We used standard terminology for leaf architectural descriptions (Hickey, 1973, 1979; Hickey and Wolfe, 1975; Ash et al., 1999; Ellis et al., 2009). Foliar rank is indicated if lower than 3r, to emphasize the visual distinctiveness of the morphotypes with relatively poor vein organization (Hickey, 1971; Green et al., 2014; Little et al., 2014). Sinus-bracing veins are used in the sense of Upchurch and Dilcher (1990) for lobed leaf forms. The term “leaf texture” (per Hickey, 1973) is used here, not to infer features of the once-living leaf, but to indicate directly observed variation in leaf preservation, resulting from some combination of original leaf properties and taphonomic processes, that we found useful in identification. When preservation permitted, vein density was measured based on standard techniques and is given as previously reported for most of these species in Feild et al. (2011).

The leaves were divided into morphotypes based on shared leaf architectural characters, following the procedures of Johnson et al. (1989) and Ash et al. (1999) and a conservative, “lumping” approach. Morphotyping is a well-established parataxonomic method that is widely used as an organizational step for investigating large, diverse, and newly collected fossil leaf floras for which much taxonomic work remains to be done, as is the case here. In practice, morphotypes may or may not correspond to preliminary approximations of biological species, but here we view each one as a likely species equivalent. Illustrating the value of the method, two Salamanca Formation angiosperm leaf morphotypes have already advanced to formally described botanical entities (Jud et al., 2017, 2018b), as well as several fern and conifer morphotypes (see Introduction). Each morphotype is designated with the two-letter prefix “SA”, plus a unique three-digit number, and is assigned a single exemplar and one or more accessory exemplar specimens to provide a reference set and potential future type specimens. The informal exemplars are chosen entirely from our field collections for comparative purposes, and in some instances they are listed in addition to previous formal type specimens of the same entity (Berry, 1937a).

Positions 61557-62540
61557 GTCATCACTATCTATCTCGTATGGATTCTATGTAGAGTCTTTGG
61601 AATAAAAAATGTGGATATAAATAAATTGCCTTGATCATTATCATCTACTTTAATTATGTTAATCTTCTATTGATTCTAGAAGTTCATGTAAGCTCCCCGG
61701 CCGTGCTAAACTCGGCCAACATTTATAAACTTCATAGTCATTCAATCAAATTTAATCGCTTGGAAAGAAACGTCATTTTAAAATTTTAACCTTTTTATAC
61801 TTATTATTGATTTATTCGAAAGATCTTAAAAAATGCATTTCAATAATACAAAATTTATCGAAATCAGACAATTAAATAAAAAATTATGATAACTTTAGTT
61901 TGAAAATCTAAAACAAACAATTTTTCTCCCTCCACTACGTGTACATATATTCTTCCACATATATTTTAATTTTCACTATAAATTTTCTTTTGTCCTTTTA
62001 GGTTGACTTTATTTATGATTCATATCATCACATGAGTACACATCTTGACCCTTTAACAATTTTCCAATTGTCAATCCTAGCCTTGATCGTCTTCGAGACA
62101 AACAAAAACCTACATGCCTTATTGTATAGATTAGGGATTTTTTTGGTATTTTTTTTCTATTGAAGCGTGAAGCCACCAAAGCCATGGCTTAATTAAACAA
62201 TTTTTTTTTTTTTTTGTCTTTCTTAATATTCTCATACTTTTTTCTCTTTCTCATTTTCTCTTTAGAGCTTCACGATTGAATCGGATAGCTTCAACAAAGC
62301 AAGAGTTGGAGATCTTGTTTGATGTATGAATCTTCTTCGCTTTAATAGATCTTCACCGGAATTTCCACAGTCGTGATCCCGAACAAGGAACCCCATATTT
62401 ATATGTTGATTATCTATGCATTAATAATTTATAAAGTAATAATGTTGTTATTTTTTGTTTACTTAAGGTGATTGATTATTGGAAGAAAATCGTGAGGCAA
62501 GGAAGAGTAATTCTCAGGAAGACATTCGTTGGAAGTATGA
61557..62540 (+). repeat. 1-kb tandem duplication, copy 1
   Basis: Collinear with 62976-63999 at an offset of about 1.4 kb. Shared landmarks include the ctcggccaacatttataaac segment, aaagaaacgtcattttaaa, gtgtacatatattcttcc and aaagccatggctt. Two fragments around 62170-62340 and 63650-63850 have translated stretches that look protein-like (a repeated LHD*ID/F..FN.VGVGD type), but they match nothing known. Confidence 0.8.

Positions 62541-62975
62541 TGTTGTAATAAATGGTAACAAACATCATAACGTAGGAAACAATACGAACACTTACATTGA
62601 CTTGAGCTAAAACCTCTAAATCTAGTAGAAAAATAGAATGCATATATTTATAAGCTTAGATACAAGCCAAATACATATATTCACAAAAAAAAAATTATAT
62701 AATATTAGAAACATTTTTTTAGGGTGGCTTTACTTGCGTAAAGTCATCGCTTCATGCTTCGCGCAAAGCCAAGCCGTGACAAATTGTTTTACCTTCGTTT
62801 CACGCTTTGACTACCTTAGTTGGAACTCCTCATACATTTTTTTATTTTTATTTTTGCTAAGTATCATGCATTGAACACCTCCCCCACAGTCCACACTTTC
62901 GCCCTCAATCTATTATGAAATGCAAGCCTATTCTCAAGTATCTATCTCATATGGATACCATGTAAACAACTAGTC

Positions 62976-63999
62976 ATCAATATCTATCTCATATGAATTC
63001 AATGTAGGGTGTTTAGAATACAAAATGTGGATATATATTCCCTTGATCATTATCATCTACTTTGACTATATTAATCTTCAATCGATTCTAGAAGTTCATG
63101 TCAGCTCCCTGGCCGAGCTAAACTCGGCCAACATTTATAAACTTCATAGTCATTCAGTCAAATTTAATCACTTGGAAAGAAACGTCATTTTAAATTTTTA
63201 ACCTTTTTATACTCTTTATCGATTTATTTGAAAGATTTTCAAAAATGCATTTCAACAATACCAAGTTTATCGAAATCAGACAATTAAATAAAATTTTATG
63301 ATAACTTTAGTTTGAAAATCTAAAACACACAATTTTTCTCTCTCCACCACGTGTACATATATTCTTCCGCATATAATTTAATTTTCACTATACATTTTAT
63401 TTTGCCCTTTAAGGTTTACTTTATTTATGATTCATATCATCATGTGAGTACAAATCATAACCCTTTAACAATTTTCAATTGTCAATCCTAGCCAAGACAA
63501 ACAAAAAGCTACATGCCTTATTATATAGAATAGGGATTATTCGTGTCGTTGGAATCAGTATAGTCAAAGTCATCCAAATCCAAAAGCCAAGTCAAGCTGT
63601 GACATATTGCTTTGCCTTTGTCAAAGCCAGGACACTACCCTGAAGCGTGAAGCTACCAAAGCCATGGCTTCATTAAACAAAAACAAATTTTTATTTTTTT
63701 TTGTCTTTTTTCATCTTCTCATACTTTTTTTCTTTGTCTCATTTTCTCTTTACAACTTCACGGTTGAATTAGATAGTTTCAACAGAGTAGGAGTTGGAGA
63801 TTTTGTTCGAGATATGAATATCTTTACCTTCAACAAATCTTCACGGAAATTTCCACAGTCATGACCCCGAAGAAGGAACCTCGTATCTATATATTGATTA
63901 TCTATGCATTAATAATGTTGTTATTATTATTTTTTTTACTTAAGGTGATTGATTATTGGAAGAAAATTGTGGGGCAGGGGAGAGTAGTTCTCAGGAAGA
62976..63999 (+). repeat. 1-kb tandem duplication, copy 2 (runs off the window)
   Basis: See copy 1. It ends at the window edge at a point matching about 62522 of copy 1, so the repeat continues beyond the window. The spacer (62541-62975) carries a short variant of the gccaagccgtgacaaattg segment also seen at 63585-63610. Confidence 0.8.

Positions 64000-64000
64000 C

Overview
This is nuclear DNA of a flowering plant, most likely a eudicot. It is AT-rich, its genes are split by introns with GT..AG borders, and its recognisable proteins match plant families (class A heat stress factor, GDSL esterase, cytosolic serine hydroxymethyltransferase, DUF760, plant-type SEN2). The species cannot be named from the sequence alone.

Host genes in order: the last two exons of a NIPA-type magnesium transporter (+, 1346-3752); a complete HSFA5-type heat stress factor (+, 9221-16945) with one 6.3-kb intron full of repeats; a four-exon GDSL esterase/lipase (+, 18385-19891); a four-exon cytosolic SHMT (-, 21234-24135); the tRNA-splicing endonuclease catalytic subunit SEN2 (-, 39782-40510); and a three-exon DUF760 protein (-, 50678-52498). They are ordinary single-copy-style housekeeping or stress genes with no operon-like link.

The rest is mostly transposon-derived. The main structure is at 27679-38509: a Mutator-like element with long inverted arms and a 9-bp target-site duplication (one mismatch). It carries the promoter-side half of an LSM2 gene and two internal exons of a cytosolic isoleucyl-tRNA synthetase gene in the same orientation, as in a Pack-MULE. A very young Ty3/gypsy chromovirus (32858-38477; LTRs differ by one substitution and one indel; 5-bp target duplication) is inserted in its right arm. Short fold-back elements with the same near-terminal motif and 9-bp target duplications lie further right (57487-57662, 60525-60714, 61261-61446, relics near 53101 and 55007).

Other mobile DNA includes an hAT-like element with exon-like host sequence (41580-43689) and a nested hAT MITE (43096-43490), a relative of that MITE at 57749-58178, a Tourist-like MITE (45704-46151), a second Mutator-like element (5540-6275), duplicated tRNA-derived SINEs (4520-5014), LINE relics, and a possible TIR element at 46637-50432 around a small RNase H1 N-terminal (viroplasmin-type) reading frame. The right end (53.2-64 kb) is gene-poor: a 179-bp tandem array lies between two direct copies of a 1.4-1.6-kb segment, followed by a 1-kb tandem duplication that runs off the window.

Morphotypes are simply presented as assigned in numerical, not systematic order, first for non-monocot (Figure 5, Figure 6, Figure 7, Figure 8, Figure 9, Figure 10, Figure 11, Figure 12, Figure 13, Figure 14, Figure 15, Figure 16, Figure 17, Figure 18, Figure 19, Figure 20, Figure 21, Figure 22, Figure 23, Figure 24, Figure 25, Figure 26, Figure 27, Figure 28, Figure 29, Figure 30, Figure 31, Figure 32, Figure 33, Figure 34, Figure 35, Figure 36, Figure 37, Figure 38, Figure 39, Figure 40) and then for monocot angiosperms (Figure 40-Figure 41). We note that there are several “missing” morphotype numbers that variously pertain to combined or to non-angiosperm morphotypes, some of these now published formally (e.g., SA018 as Agathis immortalis Escapa, Iglesias, Wilf, Catalano, Carballo-Ortiz and Cúneo, 2018; SA062 as Dacrycarpus sp. in Quiroga et al., 2016, figure 1a-1c; and SA071 as Kirketapel salamanquensis Andruchow-Colombo, Escapa, Carpenter, Iglesias, Arbazua and Wilf, 2018), and several not yet published, including ferns (see Iglesias, 2007). To avoid disrupting the museum catalog and to maintain consistency with prior and ongoing work (e.g., Iglesias et al., 2007; Donovan et al., 2016, 2018; Stiles et al., 2020), we have left the numbering gaps and not changed any morphotype numbers. A complete inventory of referred specimens for all morphotypes is provided in Appendix 1 and an identification key to the morphotypes in Appendix 2. We note in the descriptions below all morphotypes that appear to represent the same entities as the Berry (1937a) types (see also Table 2).